Indian Caverns


Useful Information

location map, © Indian Caverns, with kind permission by Bill Wertz
Location: 5374 Indian Trail, Spruce Creek, Pennsylvania
(40.6452, -78.0912)
Open: closed.
Fee: closed.
Classification: SpeleologyKarst cave horizontal cave. Ordovician Nealmont/Benner limestone.
Light: LightIncandescent Electric Light System
Dimension: L=650 m, VR=14 m, T=13 °C
Guided tours:  
Photography:  
Accessibility:  
Bibliography: Kevin Patrick (2004): Pennsylvania Caves & other rocky roadside wonders, 248 pp, illus, Stackpole Books, Mechanicsburg, Pa, USA.
p 6, 10, 28, 29, 45, 60-61, 76, 125-28, 129-30, 140, 143, 154-55, 166, 171, 226.
Ralph W Stome (1932): Pennsylvania Caves, Pennsylvania Geological Survey Fourth Series, Bulletin G3 p 82-86 survey, 2 photos.
Address:
As far as we know this information was accurate when it was published (see years in brackets), but may have changed since then.
Please check rates and details directly with the companies in question if you need more recent info.

History

more than 400 years known to the Indians.
19th century known to the white settlers.
1816 oldest tag on the cave wall in the Writing room.
1816-1820 used as a hideout by David Lewis, "The Robin Hood of Pennsylvania", and his band of robbers.
1928 Lenore and Harold "Hubby" Wertz from nearby Tyron visited the cave and after some digging discovered Giant's Hall.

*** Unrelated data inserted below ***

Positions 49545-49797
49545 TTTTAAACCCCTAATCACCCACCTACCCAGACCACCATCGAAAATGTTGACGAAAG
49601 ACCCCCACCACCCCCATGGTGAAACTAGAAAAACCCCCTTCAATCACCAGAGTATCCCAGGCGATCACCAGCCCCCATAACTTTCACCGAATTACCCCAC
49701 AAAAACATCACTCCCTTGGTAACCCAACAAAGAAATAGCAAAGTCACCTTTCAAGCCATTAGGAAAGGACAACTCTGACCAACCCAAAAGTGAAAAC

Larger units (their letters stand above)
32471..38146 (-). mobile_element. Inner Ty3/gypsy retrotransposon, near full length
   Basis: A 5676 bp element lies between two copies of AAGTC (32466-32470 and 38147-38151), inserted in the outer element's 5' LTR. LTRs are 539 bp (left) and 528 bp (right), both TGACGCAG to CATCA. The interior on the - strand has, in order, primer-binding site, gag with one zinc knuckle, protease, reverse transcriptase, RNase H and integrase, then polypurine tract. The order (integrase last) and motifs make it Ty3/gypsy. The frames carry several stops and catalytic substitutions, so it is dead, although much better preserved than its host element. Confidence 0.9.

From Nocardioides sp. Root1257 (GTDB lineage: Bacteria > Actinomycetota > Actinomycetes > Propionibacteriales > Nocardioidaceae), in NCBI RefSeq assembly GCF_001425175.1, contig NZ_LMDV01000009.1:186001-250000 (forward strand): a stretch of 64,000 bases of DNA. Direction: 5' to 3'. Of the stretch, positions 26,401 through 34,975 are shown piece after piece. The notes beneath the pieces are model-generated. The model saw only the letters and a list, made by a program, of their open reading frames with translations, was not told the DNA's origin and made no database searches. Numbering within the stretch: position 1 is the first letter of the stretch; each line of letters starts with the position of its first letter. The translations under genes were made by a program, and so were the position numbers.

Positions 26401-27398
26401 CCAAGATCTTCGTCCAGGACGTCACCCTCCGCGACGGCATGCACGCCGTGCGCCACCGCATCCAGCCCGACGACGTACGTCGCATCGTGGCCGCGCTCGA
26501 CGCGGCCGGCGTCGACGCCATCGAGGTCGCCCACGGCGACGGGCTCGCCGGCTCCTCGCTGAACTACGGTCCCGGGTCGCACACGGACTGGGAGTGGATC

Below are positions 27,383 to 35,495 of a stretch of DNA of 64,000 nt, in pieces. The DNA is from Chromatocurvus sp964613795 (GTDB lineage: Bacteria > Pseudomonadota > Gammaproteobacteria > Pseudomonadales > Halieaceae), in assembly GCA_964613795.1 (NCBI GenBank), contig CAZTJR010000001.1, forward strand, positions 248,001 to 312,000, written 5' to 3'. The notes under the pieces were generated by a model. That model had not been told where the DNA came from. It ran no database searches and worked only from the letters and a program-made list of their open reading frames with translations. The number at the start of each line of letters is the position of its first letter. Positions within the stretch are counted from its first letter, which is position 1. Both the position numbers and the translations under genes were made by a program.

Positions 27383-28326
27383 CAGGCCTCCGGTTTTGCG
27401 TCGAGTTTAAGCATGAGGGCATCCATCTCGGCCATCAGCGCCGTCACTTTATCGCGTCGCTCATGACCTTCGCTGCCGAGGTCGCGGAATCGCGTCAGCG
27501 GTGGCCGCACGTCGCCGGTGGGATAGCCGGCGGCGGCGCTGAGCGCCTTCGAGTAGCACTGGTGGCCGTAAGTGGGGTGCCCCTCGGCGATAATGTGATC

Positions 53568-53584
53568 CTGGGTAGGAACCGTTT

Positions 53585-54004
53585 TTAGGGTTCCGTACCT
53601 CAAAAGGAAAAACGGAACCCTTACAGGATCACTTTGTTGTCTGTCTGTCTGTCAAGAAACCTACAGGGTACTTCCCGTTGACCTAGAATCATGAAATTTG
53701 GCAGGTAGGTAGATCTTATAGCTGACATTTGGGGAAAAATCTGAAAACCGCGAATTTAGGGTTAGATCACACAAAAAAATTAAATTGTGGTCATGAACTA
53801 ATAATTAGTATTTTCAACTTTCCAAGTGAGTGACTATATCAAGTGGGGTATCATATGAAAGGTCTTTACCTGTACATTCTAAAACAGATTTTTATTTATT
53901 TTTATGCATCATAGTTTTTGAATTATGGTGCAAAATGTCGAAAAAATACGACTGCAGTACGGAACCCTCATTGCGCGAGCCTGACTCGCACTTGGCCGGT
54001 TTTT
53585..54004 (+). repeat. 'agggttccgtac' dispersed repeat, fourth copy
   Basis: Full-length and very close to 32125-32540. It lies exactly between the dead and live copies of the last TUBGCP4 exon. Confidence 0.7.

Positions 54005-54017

1928 Hubby and Lenore Wertz began to develop the cavern then called Franklin Cave.
1928 During construction work 400 years old arrowheads were found in the first room. A team of archaeologists and anthropologists excavated more than 500 artifacts belonging to the Mohawk and Algonquian tribes.
15-JUN-1929 opened to the public as Historic Indian Cave.
1930's name changed to Indian Caverns.
OCT-2016 show cave closed.


Description

The Giant's Hall, © Indian Caverns, with kind permission by Bill Wertz.

First of all: Indian Cavern is finally closed as a show cave and is now a bat sanctuary! We will keep this page for historic reasons.


Indian Caverns has three outstanding features:

  1. The geological features in the Room of the Fireflies.
  2. The archaeological findings of native Americans.
  3. The historical story of David Lewis, who used this cave as hideout.

The Grotto of the Wah Wah Taysee, also known as the Room of the Fireflies, derives its name from small glowing spots in the rock. When the room is totally dark, the ceiling looks like the night sky, with star-like spots scattered across it. Small deposit of radium embedded in the rock produce a low-level radiation and a glow of visible light. As there are no smoke deposits from torches or campfires, unlike the rest of the historic part of the cave, it is believed that the Indians shunned this room, possibly believing it to be the haunt of evil spirits.

The Indian Council Room, © Indian Caverns, with kind permission by Bill Wertz.